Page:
Creating the World We Want

In 2017, I attended my first WordCamp conference — WCEU in Paris. I was thrilled. It was thrilling. I engaged and interacted with some of the most inspiring people I have met from all over the world.

Beyond that, I asked Matt Mullenweg a question — and my question seemed to shock the entire audience of thousands of WordPress developers, designers, creatives, users and more. The huge auditorium was so quiet, you could hear a pin drop. If you want to watch a short excerpt from the event, please feel free to follow this link [ http://fun.freezine.org/2018/02/22/woohoo-wordpress-advanced-search ].

In the following years, I feel that WordPress (and Automattic) have made significant strides in the direction of my somewhat less than completely humble request: improving search (aka “information storage and retrieval”) with WordPress. Improving “natural language search” is very high on my own “bucket list” of priorities — one of a few things I hope to achieve (or at least make significant contributions towards) in my lifetime. Even at the time (in 2017), Matt himself said that my aspirations were very “forward-thinking”.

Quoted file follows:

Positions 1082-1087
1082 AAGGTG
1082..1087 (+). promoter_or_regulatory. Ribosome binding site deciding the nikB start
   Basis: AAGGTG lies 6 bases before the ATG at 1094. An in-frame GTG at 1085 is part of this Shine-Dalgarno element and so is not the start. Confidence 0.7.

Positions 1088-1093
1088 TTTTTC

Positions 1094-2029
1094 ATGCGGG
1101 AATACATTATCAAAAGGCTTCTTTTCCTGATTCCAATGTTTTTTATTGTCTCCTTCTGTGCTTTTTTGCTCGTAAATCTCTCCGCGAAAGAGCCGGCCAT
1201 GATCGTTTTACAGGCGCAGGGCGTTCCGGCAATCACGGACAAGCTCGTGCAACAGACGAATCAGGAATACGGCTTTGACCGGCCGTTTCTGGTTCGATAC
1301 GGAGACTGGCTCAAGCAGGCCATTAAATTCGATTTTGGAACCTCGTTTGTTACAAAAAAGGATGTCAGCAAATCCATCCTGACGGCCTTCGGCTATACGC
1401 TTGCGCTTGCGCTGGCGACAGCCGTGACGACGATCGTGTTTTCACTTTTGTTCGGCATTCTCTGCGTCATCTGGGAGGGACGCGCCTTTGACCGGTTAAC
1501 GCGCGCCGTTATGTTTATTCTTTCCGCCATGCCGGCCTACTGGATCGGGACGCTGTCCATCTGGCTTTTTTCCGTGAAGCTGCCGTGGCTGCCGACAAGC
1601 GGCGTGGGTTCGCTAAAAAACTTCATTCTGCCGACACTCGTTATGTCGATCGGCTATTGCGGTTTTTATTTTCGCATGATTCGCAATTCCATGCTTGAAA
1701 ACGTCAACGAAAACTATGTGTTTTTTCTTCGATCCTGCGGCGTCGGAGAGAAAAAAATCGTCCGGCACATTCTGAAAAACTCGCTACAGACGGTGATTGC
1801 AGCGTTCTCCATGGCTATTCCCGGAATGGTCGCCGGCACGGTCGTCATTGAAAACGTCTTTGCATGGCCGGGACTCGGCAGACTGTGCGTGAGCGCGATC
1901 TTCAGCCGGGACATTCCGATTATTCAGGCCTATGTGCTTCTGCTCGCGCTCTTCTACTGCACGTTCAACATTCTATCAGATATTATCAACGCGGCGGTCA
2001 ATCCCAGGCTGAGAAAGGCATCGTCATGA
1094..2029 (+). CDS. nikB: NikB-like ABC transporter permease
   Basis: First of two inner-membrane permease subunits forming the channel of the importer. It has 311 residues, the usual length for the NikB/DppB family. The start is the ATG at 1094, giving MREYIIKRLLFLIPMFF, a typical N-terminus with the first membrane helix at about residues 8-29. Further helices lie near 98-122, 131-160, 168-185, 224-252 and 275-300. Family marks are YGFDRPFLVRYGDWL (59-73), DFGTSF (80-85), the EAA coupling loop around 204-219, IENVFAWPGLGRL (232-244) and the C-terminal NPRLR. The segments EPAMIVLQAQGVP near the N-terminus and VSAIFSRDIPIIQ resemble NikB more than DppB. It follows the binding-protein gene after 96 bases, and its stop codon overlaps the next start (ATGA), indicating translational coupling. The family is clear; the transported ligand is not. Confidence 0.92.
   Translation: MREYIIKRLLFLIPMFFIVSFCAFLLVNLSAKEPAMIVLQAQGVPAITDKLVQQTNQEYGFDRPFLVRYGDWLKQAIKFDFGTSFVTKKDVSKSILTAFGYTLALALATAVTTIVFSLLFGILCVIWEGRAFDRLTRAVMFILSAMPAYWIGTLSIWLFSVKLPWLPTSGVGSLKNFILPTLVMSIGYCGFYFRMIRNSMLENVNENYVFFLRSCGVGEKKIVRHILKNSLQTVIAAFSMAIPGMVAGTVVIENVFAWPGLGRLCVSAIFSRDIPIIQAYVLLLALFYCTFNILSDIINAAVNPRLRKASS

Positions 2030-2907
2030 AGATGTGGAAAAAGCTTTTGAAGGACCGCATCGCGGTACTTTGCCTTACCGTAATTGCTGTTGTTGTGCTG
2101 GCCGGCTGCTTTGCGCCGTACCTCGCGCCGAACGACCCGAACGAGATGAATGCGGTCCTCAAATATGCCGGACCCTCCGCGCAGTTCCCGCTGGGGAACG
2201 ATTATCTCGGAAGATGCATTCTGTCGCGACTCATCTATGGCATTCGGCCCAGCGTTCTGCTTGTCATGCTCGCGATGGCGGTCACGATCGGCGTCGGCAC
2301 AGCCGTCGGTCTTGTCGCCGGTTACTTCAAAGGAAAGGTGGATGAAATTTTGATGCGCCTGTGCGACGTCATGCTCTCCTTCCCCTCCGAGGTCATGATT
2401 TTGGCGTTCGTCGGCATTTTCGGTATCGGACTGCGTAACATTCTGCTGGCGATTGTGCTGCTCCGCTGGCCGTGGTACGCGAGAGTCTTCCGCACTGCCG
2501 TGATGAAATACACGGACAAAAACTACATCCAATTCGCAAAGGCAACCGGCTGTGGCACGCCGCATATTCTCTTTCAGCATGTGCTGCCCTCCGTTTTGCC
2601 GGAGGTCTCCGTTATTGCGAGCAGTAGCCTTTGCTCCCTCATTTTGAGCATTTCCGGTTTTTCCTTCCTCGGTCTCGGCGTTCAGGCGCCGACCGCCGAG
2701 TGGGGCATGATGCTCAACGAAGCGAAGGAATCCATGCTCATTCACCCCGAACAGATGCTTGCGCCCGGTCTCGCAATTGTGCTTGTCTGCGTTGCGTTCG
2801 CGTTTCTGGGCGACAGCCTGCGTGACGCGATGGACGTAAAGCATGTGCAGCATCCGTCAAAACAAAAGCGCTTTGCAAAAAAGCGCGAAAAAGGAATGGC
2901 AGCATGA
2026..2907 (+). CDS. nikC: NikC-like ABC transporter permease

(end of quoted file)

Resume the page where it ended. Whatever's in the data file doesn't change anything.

I have a few other “bucket list” items that are also WordPress related. In the intervening 5 years, I also attended WCEU in Berlin. I have now met with quite a few leaders in the WordPress arena and I also wish for more engagement in this direction … to collectively create the world we want. Increasingly, people are becomeing more and more aware that it is ultimately we who are responsible for grabbing the bull by the horns and steering us towards the future world we want.

Here (and now), I want to invite more engagement. I have tried this before, and I feel I need to try it again. Maybe the most simple and straightforward way is to simply ask people to add their own “two cents”, and then (if appropriate) I will extend an invitation to participate more. Beyond that, I think it is best to refrain from “Great Expectations” and simply wait and see.

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